edox. (467593) | more than 11 years ago | (#5161639)

Dont be the good old fox .)

Re:Why large files (0)

Anonymous Coward | more than 11 years ago | (#5161659)

Can anyone give a good reason for needing files larger than 2gb?
A msg-id history file on a newsserver with long retention.

Q: Why large files? A: Disk images too (2, Interesting)

Anonymous Coward | more than 11 years ago | (#5161661)

While almost all the examples given are good, I don't think anyone has mentioned complete disk images. I have recently had to do this in order to recover from a hardware issue (drive cable failure resulted loss of MBR, nasty) and on a TiVo unit that had a bad drive.

I have most all of my older system images available to inspect. The loopback devices under Linux are tailor made for this type of thing.


I am puzzled as to why you mention the seek times. Surely you would agree that the seek time should be only inversely geometrically related to size, the particular factors depending on the filesystem. Any deviation from the theoretical ideal is the fault of a particular OS's implementation. My experience is that this is not significant.

(user dmanny on wife's machine, ergo posting as AC)

Re:Why large files (2, Interesting)

bourne (539955) | more than 11 years ago | (#5161679)

Can anyone give a good reason for needing files larger than 2gb?

Forensic analysis of disk images. And yes, from experience I can tell you that half the file tools on RedHat (like, say, Perl) aren't compiled to support >2GB files.

Re:Why large files (0)

Anonymous Coward | more than 11 years ago | (#5161696)

Well, the applications I support store and interpret Seismic data. One survey can routinely be in the >100GB range. The visualisation apps we make are often asked to load 2-20GB in memory alone (that's why we still use Sun and SGI systems to do it, though we are actively pursuing Linux too). So 64-bit filesystems and files are kinda important to us.

Umm, scientific computing (1, Insightful)

Anonymous Coward | more than 11 years ago | (#5161713)

Many large-scale computing projects easily generate hundreds of gigabytes and even terabytes of data. They are writing to RAID systems and even parallel file systems to improve their IO.

Think beyond the little toy that you use. These projects are using Unix (Solaris, Linux, BSD and even MacOSX) on clusters of hundreds or thousands of nodes.

Re:Why large files (2, Insightful)

benevold (589793) | more than 11 years ago | (#5161723)

We use a Unidata database here for an ERP system, each database is more than 2gb a piece (more like 20 gb) of relatively small files, when the directories are tarred for backup reasons they are usually over 2gb which means that gzip won't compress them. Unless I'm missing something I don't see an alternative for files large than 2gb in this case. Sure on the personal computing level the closest thing you probably get is ripping DVD's but there are other things out there, and I realize this is tiny in comparison to some places.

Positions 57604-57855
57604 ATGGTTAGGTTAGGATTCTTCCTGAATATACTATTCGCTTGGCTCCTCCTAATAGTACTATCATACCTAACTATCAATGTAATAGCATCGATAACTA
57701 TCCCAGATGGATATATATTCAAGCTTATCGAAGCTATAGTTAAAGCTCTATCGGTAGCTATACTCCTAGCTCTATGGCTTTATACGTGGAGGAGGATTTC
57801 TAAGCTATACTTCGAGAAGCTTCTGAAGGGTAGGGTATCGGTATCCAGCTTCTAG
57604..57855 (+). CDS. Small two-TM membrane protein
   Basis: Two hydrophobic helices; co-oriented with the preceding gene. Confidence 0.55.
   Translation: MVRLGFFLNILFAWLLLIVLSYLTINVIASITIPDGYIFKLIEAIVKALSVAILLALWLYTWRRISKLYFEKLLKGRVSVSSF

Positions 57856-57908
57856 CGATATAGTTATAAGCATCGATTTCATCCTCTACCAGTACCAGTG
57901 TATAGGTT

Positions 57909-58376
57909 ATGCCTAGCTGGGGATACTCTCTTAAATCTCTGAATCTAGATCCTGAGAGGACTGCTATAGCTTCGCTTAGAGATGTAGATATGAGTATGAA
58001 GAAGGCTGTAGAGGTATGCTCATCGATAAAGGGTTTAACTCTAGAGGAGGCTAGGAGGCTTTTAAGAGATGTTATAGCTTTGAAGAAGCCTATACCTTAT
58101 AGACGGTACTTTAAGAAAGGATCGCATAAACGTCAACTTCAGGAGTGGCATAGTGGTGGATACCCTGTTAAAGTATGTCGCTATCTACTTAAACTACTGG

Re:Why large files (1)

Veteran (203989) | more than 11 years ago | (#5161740)

I have run into problems trying to compress a tar archive of my home directory which has been around since 1995 when I switched to Linux. The two gig limit runs into trouble here.

Re:Why large files (3, Insightful)

kasperd (592156) | more than 11 years ago | (#5161742)

The seek times alone withinr these files must be huge

Who moded that as Insightful? Sure, if you are using a filesystem designed for floppy disks, it might not work well with 2GB files. In the old days where the metadata could fit in 5KB a linked list of diskblocks could be acceptable. But any modern filesystem uses tree structures which makes a seek faster than it would be to open another file. Such a tree isn't complicated, even the minix filesystem has it.

If you are still using FAT... bad luck for you. AFAIK Microsoft was stupid enough to keep using linked lists in FAT32, which certainly did not improve the seek time.

Re:Why large files (1)

martinschrder (21036) | more than 11 years ago | (#5161750)

Bitmap files for image setters can easily become huge. Think of 500x100(cm)x1000x1000(pixels).

AutoZone's 1TB DB (0)

Anonymous Coward | more than 11 years ago | (#5161754)

I'm posting AC on this one.

I can tell you that, to my knowledge, the AutoZone corporation has databases which exceed a terabyte in size. Yes, that's 1 terabyte. When you consider the sheer number of AutoZone retail locations, combined with their giant inhouse catalog, sales records going back umpteen years, customer data, etc. it's not hard to imagine such a large database.

I'm not saying that one huge database is the way to go. But I am saying that AFAIK it's in practice. 2 gigs is nothing when it comes to file size.

Re:Why large files (1)

Perl-Pusher (555592) | more than 11 years ago | (#5161817)

Science Data usually consist of huge multidimensional arrays. I have seen satellite data in huge netcdf files that are very close if not slightly larger than that.

Re:Why large files (1)

markz (448024) | more than 11 years ago | (#5161820)

database dumps - one of our smaller database dumps is 2.3 GB compressed. The dumps are the easiest method of backup and distribution - locally and (very) remotely.

Re:Why large files (1)

joto (134244) | more than 11 years ago | (#5161835)

Can anyone give a good reason for needing files larger than 2gb?

Yes. Sometimes you need to store a lot of data. Even DVD's has 4.3 GB of data these days. But that's not even much compared to the amount of data we handle in seismic research. I would believe astronomists, particle physicists and a lots of other people also routinely handle ridiculous amounts of data.